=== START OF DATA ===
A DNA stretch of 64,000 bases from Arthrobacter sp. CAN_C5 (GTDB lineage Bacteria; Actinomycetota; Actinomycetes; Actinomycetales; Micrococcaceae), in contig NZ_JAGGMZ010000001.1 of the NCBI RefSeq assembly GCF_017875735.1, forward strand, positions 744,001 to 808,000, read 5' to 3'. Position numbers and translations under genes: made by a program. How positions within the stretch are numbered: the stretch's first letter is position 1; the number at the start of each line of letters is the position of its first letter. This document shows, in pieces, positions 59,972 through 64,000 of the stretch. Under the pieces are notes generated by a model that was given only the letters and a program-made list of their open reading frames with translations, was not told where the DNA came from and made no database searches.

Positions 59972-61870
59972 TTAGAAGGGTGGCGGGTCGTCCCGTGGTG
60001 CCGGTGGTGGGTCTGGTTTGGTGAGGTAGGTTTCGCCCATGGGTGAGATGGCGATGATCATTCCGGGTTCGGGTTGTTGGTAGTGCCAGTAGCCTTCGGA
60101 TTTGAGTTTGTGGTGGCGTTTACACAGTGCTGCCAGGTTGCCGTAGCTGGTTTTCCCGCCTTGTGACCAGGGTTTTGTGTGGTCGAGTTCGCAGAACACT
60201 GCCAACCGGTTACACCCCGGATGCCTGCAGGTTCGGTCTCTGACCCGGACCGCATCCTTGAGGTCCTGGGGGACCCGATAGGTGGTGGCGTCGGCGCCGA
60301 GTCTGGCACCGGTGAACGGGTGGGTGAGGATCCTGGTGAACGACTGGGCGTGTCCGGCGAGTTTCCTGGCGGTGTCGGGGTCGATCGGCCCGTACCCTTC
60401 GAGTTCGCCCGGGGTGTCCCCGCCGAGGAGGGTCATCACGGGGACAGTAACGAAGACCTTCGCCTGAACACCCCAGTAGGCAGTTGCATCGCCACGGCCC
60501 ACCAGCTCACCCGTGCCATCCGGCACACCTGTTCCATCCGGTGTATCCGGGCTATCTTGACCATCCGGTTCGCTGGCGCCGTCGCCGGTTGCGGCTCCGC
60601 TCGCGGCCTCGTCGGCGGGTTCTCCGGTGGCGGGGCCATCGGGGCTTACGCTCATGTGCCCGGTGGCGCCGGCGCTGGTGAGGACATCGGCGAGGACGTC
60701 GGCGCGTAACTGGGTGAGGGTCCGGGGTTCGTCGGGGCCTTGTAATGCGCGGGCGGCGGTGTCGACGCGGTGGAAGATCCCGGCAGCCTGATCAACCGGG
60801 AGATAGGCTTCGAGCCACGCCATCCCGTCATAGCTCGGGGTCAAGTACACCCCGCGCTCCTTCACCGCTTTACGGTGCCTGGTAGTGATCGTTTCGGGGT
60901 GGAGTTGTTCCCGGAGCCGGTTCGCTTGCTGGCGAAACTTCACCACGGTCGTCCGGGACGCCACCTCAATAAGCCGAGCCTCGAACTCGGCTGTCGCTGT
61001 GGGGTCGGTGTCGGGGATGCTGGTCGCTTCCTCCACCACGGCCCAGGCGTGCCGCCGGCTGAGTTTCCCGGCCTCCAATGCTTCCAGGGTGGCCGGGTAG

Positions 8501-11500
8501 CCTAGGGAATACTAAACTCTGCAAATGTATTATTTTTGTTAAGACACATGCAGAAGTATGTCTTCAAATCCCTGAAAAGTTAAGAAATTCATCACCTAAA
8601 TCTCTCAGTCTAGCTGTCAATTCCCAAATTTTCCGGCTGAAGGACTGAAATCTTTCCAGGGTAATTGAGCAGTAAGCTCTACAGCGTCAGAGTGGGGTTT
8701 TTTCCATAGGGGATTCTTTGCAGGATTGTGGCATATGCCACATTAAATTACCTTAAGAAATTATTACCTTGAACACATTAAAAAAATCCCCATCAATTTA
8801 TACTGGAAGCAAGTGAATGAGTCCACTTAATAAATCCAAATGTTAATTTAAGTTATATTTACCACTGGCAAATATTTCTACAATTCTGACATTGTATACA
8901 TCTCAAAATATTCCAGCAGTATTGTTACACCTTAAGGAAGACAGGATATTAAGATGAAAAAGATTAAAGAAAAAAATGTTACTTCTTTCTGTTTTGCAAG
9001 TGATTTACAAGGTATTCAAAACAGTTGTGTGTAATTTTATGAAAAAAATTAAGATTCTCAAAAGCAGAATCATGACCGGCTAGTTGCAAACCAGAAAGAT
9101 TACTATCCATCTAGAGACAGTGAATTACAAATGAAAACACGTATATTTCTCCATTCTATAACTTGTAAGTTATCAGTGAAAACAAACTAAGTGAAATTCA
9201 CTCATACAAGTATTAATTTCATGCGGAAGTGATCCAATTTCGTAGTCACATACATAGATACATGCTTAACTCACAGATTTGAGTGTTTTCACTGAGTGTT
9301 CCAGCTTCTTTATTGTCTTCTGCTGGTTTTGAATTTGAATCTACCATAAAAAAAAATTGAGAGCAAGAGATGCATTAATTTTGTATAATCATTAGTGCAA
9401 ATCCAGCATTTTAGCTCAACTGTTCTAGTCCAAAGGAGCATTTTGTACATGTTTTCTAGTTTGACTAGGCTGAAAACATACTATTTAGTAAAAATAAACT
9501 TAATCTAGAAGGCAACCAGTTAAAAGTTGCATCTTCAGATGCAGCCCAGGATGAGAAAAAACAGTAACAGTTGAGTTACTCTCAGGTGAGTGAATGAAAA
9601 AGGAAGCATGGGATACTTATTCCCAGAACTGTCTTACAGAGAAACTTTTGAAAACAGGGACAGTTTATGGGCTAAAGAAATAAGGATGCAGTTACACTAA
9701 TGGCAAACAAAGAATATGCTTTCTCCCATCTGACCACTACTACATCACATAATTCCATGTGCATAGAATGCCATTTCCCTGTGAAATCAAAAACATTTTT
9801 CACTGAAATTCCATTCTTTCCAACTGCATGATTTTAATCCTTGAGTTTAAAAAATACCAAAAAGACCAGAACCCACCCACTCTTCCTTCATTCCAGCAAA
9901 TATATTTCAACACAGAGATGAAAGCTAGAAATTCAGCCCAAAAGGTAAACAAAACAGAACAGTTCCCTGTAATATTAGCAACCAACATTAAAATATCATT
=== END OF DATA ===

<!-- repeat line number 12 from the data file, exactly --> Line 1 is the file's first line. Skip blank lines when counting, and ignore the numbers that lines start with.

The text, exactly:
60801 AGATAGGCTTCGAGCCACGCCATCCCGTCATAGCTCGGGGTCAAGTACACCCCGCGCTCCTTCACCGCTTTACGGTGCCTGGTAGTGATCGTTTCGGGGT